Can you have still any concrete examples for this discrepancy.The perhaps most famous differences between the predictions of Newtonian gravity and GR are:

– The perihelion shift of Mercury's orbit

– The amount of gravitational deflection of light passing by the Sun

In the first case, both the velocity and gravitational fields are relatively small so the effect is very small – it requires very good precision to make the measurement. The second case was one of the classic tests of GR and involves light, so the speeds involved are large (large means comparable to light speed).

I searched these threads, and partly I understand better, but I do not find everything. As Dr. Stupid wrote above for the above example of Schwarchild geometry, factor ##1+\beta^2## means the main discrepancy between Newtonian gravity + SR vs. GR+"SR". Can you have still any concrete examples for this discrepancy. What is at big velocities and small gravity. (One example gave Dr. Stupid.)

In general relativity gravitation is not coupled to mass only. Instead, the source of space-time curvature is energy, momentum, and stress. Only for weak gravitation and small velocities does it reduce to the Newtonian case where mass is the source of gravity. You simply cannot describe gravity in special relativity by changing the mass for the relativistic mass. There should be some threads here on that subject if you use the search function.

##m_0## and not to ##gamma m_0##?

Is something else?[itex]left( {1 + beta ^2 } right) cdot gamma cdot m_0[/itex]

Can you write more about discreancy between special relativity and Newtonian gravity? Maybe, if a very fast comet is flying close to earth, its gravitational force is proportional to earth to m_0 and not to \gamma m_0##m_0## and not to ##\gamma m_0##?Is something else?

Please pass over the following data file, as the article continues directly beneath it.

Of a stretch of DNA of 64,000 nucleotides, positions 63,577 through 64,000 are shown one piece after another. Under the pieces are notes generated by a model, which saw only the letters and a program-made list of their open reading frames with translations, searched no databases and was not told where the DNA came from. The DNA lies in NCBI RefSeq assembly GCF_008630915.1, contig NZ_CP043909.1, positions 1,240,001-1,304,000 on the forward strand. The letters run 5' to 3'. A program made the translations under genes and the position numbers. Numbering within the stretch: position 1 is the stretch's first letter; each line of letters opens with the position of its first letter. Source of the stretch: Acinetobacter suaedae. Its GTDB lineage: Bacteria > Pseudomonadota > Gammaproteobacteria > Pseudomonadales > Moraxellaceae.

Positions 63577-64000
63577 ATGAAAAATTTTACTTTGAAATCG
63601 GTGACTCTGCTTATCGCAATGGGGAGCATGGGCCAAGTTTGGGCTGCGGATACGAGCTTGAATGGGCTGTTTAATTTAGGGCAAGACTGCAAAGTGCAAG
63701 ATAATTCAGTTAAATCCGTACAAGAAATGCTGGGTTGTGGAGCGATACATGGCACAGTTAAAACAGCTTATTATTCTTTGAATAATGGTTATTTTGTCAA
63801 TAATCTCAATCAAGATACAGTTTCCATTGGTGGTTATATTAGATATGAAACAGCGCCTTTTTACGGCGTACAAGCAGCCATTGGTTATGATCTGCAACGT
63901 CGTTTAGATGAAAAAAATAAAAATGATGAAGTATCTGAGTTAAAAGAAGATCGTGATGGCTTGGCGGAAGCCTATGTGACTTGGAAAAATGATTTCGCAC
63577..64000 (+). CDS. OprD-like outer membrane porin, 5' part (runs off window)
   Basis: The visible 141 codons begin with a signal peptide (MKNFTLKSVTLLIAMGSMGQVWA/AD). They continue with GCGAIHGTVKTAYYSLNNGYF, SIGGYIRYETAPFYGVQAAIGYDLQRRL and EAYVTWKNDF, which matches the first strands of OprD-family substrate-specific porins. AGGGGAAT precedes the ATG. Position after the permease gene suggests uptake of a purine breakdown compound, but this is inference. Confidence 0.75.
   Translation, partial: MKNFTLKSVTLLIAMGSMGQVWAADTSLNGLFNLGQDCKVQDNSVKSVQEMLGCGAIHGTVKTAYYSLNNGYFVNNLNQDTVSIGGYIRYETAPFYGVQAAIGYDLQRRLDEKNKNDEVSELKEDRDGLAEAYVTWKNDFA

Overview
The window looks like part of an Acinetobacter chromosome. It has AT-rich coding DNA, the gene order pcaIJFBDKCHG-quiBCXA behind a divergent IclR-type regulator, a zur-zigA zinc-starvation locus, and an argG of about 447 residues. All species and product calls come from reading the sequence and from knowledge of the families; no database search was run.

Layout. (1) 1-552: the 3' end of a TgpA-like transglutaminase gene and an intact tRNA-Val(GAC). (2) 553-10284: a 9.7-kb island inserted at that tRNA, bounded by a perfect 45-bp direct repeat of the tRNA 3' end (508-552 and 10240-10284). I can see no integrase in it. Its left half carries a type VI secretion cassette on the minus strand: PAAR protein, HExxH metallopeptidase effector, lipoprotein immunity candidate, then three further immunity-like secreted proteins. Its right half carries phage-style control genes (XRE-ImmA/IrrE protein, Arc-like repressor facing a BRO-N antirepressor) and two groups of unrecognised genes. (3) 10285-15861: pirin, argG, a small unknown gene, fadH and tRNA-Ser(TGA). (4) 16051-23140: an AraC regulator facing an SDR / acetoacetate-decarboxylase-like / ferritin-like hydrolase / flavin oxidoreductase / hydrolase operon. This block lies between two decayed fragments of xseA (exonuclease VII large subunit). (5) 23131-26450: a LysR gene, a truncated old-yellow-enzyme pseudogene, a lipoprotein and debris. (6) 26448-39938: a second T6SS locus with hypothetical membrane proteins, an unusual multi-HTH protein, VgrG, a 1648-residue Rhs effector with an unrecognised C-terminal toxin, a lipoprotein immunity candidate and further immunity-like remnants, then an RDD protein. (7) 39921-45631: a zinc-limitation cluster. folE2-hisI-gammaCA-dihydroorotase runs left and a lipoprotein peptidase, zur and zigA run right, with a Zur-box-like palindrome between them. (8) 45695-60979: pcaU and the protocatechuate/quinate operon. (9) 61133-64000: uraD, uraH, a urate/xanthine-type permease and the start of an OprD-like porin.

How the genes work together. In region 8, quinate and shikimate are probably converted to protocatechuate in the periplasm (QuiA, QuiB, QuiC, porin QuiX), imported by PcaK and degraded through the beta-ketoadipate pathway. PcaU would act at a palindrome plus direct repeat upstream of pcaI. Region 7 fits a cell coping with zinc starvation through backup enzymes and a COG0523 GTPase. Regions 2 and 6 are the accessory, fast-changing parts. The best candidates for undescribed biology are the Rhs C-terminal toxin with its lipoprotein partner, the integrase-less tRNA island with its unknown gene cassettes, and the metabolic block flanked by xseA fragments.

my point is that you can describe the dynamic laws of SR, in terms of three-vectors, without mentioning the gamma factor.A peculiarity of this approach (which, of course, does not make it wrong) is that the simple non-radiating case of forced motion is not simple at all. You have:

F= dp/dt = E'v+ Ev'with all terms important for the simple non-radiating impulsive force (I use c=1). Meanwhile, with 4-vectors, the non-radiating case becomes the very simple:

F= mAwhich has to do with the fact that the 4-vector approach sees gamma as an intrinsic feature velocity, by virtue of proper time. It is metric in nature rather than part of dynamics. In the language of 4-vectors, if we talk about velocity or acceleration divorced from any particular mass or energy, the gamma factors are built in.

my point is that you can describe the dynamic laws of SR, in terms of three-vectors, without mentioning the gamma factor.

and defining momentum by p=Ev/c^2, with E the total energyThat doesn't need to be defined. It can be derived from the classical definition of momentum.

Another way of expressing SR kinematics in Newtonian terms (using 3-vectors in some one frame) is by phrasing the second law as F=dp/dt, and defining momentum by p=Ev/c^2, with E the total energy. The gamma factor can even be derived from this using the work/energy relation. Since these equations are simple (no square roots!), this has led me to speculate that such a definition of momentum should be seen as more "causative" than mv*gamma, although of course they are both frame dependent. This would give E/c^2, the relativistic mass, a status that would justify its onetime popularity. ;-)